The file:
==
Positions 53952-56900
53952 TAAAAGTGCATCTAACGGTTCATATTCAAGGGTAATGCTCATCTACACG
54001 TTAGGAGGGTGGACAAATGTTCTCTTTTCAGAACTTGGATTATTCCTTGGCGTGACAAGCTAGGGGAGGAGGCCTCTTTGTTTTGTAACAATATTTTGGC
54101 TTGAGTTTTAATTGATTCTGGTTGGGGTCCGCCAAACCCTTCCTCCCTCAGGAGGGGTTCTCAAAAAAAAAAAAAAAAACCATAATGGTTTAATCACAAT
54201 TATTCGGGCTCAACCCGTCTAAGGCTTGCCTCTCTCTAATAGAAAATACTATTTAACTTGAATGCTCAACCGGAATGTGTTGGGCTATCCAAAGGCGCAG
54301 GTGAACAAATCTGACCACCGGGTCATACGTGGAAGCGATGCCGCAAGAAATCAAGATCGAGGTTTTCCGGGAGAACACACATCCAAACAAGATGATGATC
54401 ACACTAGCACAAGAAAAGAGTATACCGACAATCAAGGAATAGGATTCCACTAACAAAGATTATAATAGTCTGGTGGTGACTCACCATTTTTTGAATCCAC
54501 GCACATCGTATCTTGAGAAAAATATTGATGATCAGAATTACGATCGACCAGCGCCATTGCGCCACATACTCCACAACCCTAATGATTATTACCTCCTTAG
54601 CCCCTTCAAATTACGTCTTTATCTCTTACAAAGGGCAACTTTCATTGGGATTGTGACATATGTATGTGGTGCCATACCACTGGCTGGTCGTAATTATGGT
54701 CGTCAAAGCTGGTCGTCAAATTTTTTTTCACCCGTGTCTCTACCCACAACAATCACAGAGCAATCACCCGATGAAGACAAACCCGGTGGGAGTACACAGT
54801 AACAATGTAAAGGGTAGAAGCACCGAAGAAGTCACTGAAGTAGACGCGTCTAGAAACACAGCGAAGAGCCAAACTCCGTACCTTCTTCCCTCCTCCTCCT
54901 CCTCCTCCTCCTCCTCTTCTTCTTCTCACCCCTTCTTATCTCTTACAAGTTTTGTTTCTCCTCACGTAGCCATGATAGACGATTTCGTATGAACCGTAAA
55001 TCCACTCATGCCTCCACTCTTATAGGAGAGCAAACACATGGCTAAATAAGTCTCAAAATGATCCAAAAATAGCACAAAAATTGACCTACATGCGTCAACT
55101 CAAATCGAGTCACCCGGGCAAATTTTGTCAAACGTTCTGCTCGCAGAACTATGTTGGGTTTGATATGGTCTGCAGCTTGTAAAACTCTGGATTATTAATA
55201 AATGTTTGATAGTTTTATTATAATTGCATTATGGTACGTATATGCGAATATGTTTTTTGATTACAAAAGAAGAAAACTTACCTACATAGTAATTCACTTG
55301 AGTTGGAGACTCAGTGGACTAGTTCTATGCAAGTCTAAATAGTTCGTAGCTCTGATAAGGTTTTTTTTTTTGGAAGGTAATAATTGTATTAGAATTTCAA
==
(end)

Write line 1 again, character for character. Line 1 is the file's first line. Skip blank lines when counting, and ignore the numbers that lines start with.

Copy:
Positions 53952-56900